Be sure to check out my book The Promise, or the Pros and Cons of Talking with God.  It is available in paperback and on Kindle courtesy of TouchPoint Press.

Saturday, March 12, 2016

Writing Tip #14: No Means No!

No means no isn't just for dating anymore.  It's for screenwriters, too.

Screenwriters without agents are totally dependent upon the good graces of producers, directors and development people in order to ply our craft.  (Truth be told, so are screenwriters with agents.)  It is essential to remain in their good graces.  The best way to do that is to understand that no means no.

When someone at a production company requests to read your script after receiving your query, they are paying you a great compliment.  They delete hundreds of queries for every one to which they reply.  When they request your script, they are treating you like a professional screenwriter.  Don't prove them wrong.  Avoid the temptation to make obvious mistakes that hurt all your fellow writers chancing of being read.

1).  Do not send the script itself with the query.  Bad idea on a number of levels.  It is considered rude.  It is a slap in the face of companies that might have read your script if you signed their legal release first.  It's also likely to have your email diverted directly to the spam folder because of internet security concerns.  It also throws off your metrics.  Say you send out a blind query to 100 companies with the script attached.  You have no idea who is actually reading it.  One of them?  Twenty?  All one hundred?  You have no way of knowing,  That's why I want them to request the script.  I want to know which emails are active, and who is actually reading.

Once I send it, I....

2).  Do not check on the status of the script.  I don't care if it's been one day, one week, one month or one year.  Never ever.  Here's the bottom line, if they don't like the script, you will never hear from them.  Silence means they didn't like it.  Period.  Some people can't accept that.  They think it is rude.  Oh well, that's life.  Learn to deal with it.  Pestering them will only get your future queries sent to the spam folder.  The last thing any thinking writer wants to do is alienate a production company person willing to consider unsolicited queries by bugging them.  That's just crazy.

However, if they do bother to send you a rejection....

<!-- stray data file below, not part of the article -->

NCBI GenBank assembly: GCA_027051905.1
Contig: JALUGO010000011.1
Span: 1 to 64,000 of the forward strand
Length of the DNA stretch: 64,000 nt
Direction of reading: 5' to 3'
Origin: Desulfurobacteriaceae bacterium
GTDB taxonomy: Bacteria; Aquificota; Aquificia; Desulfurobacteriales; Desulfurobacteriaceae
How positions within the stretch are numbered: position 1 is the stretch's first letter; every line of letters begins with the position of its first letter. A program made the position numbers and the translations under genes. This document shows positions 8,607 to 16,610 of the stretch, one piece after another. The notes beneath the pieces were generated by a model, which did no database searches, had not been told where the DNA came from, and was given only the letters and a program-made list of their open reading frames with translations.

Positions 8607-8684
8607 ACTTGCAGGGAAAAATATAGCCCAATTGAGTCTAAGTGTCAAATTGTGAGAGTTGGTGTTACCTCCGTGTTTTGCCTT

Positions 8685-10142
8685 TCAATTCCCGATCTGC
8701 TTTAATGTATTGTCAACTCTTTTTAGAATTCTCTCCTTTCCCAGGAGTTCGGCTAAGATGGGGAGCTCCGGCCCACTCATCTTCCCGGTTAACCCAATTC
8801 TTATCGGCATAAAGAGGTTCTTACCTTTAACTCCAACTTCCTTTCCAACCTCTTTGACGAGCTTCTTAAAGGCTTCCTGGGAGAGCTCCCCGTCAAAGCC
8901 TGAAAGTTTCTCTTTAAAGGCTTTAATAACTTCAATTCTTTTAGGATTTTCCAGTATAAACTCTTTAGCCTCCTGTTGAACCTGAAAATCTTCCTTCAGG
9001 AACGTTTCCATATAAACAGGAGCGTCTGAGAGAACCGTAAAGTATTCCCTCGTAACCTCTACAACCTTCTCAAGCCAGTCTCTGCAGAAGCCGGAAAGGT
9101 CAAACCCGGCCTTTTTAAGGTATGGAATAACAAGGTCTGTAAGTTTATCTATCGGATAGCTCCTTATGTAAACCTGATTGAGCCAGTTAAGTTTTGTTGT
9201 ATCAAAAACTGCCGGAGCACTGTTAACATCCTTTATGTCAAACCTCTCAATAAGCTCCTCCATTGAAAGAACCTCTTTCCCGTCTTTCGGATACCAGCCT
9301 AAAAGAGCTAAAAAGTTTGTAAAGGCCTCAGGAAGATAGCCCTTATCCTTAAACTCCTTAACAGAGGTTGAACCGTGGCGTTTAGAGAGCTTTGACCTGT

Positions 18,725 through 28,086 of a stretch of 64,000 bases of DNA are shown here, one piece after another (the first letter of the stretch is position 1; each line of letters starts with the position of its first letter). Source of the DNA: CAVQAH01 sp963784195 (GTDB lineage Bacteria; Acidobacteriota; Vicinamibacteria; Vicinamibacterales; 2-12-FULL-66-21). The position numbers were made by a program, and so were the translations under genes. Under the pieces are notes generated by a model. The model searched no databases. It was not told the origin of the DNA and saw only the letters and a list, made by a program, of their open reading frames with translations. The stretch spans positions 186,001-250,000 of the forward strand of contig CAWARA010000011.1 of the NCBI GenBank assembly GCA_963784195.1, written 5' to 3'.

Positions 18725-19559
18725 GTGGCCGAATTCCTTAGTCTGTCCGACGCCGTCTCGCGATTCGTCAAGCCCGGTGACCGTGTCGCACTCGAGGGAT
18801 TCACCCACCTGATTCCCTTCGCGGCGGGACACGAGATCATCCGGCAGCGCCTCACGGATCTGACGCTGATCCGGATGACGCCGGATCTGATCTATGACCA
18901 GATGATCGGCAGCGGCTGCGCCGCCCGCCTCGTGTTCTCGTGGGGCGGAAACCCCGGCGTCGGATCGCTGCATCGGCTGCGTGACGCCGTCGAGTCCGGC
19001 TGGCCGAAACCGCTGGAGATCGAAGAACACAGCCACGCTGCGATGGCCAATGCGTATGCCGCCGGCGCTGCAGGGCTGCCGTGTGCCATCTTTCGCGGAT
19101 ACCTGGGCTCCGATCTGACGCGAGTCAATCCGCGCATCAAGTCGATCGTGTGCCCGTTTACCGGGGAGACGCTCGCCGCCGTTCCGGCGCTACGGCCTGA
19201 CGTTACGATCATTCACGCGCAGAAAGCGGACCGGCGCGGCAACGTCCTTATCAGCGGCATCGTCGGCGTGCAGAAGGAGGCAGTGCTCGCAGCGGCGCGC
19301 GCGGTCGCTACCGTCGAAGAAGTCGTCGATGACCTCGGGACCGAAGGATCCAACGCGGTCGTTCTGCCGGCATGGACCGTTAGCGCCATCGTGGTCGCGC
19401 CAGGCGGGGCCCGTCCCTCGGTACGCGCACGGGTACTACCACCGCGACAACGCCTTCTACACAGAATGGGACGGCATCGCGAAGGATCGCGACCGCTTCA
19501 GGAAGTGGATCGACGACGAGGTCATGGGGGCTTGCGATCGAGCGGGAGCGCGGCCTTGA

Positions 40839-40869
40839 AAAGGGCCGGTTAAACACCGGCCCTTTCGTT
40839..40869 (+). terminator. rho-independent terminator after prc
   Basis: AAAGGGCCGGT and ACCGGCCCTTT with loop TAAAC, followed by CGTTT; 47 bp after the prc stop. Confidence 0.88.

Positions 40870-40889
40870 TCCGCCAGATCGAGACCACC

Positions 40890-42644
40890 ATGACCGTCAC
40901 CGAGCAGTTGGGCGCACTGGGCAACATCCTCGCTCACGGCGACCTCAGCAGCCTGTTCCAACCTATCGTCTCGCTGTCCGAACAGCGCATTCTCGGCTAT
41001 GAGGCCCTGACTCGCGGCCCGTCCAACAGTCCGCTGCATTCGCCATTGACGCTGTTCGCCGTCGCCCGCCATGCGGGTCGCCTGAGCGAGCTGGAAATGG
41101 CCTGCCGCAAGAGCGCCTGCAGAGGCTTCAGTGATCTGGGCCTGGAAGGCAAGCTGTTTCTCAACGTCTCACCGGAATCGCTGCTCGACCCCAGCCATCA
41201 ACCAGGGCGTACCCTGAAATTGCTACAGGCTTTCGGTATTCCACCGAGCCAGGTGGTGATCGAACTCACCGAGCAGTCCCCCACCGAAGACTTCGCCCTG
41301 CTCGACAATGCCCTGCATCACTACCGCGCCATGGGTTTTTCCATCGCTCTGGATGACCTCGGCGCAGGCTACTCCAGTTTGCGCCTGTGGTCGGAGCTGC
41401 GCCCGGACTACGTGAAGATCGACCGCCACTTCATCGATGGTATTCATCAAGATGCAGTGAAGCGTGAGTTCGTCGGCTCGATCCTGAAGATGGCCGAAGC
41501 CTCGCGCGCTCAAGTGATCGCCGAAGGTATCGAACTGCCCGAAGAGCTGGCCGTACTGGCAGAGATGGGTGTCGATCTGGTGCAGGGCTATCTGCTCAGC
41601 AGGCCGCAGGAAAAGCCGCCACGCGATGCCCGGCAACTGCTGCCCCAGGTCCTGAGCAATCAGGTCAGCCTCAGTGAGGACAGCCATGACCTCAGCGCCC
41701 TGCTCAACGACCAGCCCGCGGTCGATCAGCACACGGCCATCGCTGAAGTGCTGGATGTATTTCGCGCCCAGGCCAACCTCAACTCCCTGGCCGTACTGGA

3).  Do not ask why they didn't like the script.  Usually, most people will only send a rejection if they feel you deserve professional courtesy.  Sometimes, if they really liked the script, they will say encouraging words about it.  Sometimes, if you really impressed them, they will ask if you have any other scripts they'd be interested in.  However, if you write back and ask them why they didn't like it, they will immediately realize you didn't deserve the professional courtesy they offered you.  Why?  Because you are not giving them proper professional courtesy.

Development people tend to be buried under a deluge of work.  They spend all day fulfilling the mercurial whims of their bosses, then they have to carry a stack of scripts home with them every night and on the weekends.  They don't have time to walk you through your second act mishap.  There are multitudes of professional script reading services available.  Asking the development people to do it for free is simply insulting.  Bam!  Guess who has been relegated to the spam folder?

The only proper response when someone read your script is:  "Thank you for your consideration."

Feel free to pitch them your next script, but, whatever you do....

4).  Don't ask them to read the rewrite of the script they already read.  You only get one chance with a producer or a production company.  That's why you have to make sure it's perfect the first time.  And, in all honesty, your rewrite probably wouldn't change the script enough to overcome their problems with it anyway.  Let's talk writer to writer.  When we make revisions on our own, we tweak a scene here, a character there, etc.  We think those changes are significant, but, a jaded producer probably wouldn't even notice them.  Plus, irrregardless of the changes you make, they will not ask to read it again.

Let me give you an example.  I wrote a comedy mystery called Judy with director Lee Bonner.  I pitched it to a producer.  He said he liked the script, but felt we had missed some great opportunities.  He left the door open for me to call him so I did.  (A very rare occurrence on my part. I am a writer.  I prefer to be judged by my words on paper rather than my sparkling repartee and Baltimore accent.)  The producer gave me his thoughts on how to improve the script.  He had some very good ideas -- but they entailed fundamentally changing the script.  I called Lee afterwards.  He liked the producer's ideas, too.  So we took a week and completely rewrote the script, top to bottom.  Afterwards, I called the producer again.  I told him we had made all of his changes.  I asked him if he was interested in reading the new script.  He said nope.